June 10th, 2009
Guest blog: Another USPS Workplace Tragedy
On the morning of June 2, 2009, a city letter carrier went to work and reportedly fatally shot himself in the head in the locker room at a postal facility in Gastonia, North Carolina. The Gaston Gazette online news report stated that the “Gastonia Police are investigating an apparent suicide this morning at the post office. . . . One of the employees is inside dead from a gunshot wound.”
Prior to my retirement from the USPS, at a former district I worked for, there were three suicides within a two year period that I concluded were contributed to in significant part by how these employees were treated in the workplace. The third employee, a city letter carrier, fatally shot himself in a postal jeep and left a letter stating that he could no longer take the job. The suicide at the Gastonia postal facility was the second since December 2005.
Many people have asked: Why is there so much stress and workplace tragedies in the U.S. Postal Service? The answer to these questions is because the postal culture embraces and reflects core values that center on achieving bottom-line results with little or no regard for employee participation, respect, dignity, or fairness. Additionally, there is little or no accountability for the actions of top management in the Postal Service. Many postal facilities consequently have toxic work environments, and they can be a catalyst or trigger for serious acts of workplace violence, including homicide and suicide. The associated rewards system for behavior consistent with the postal culture core values, moreover, enables systemic organizational and individual bullying of employees at all levels of the organization.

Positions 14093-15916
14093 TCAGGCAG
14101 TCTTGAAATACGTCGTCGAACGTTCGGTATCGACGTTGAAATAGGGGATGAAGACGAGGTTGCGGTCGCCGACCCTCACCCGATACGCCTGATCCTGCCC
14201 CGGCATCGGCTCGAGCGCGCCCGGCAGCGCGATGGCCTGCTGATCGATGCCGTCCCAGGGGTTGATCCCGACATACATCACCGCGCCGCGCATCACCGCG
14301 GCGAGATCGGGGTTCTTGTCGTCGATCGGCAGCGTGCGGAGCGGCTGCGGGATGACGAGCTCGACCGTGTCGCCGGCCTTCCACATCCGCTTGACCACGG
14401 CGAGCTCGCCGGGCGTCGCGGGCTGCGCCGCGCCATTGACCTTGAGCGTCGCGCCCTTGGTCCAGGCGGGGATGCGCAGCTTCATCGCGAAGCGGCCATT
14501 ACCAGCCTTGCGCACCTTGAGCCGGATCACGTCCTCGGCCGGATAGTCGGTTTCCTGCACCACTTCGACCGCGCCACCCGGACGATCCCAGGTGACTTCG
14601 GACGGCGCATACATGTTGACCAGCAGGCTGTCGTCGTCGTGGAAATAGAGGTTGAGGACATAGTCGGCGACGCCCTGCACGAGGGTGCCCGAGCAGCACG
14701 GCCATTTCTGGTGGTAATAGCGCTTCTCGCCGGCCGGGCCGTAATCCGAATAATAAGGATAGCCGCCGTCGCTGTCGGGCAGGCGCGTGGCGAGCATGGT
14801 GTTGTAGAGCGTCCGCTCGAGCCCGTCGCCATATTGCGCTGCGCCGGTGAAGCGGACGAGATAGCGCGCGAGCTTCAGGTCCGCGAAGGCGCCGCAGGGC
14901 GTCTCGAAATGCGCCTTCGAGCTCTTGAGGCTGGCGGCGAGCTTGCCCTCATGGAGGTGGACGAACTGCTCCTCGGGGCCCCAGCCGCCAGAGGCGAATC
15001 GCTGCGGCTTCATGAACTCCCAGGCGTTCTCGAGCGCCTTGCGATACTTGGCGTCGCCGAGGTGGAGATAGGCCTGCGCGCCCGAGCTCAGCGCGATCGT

I define a toxic workplace environment as a workplace where there is a high incidence of stress-related illnesses. These stress-related illnesses are manifested by psychological and physical deterioration. In other words, these types of environments seriously erode employees’ health and well-being. The primary factors contributing to a toxic workplace environment are high job demands, low job control, and low social support. Low social support generally entails a lack of respect and validation of employees’ dignity by their “superiors”. It also oftentimes includes organizational practices and methods that encourage the bullying of employees to meet corporate goals.
The name of the city letter carrier who committed suicide in Gastonia, NC on June 2, 2009 is Steven Spencer age 60. According to his obituary, Steven was married and leaves two daughters and three grandchildren. He was a member of the National Association of Letter Carriers/ and state representative for Muscular Dystrophy Association. He was the founder of the National Association of Letter Carriers Food Drive for Gaston County. He was very active in Scouting, attaining the highest rank of Eagle Scout. He also was a member of the Order of the Arrow. Steven was a veteran of the Vietnam War serving his country proudly in the US Navy.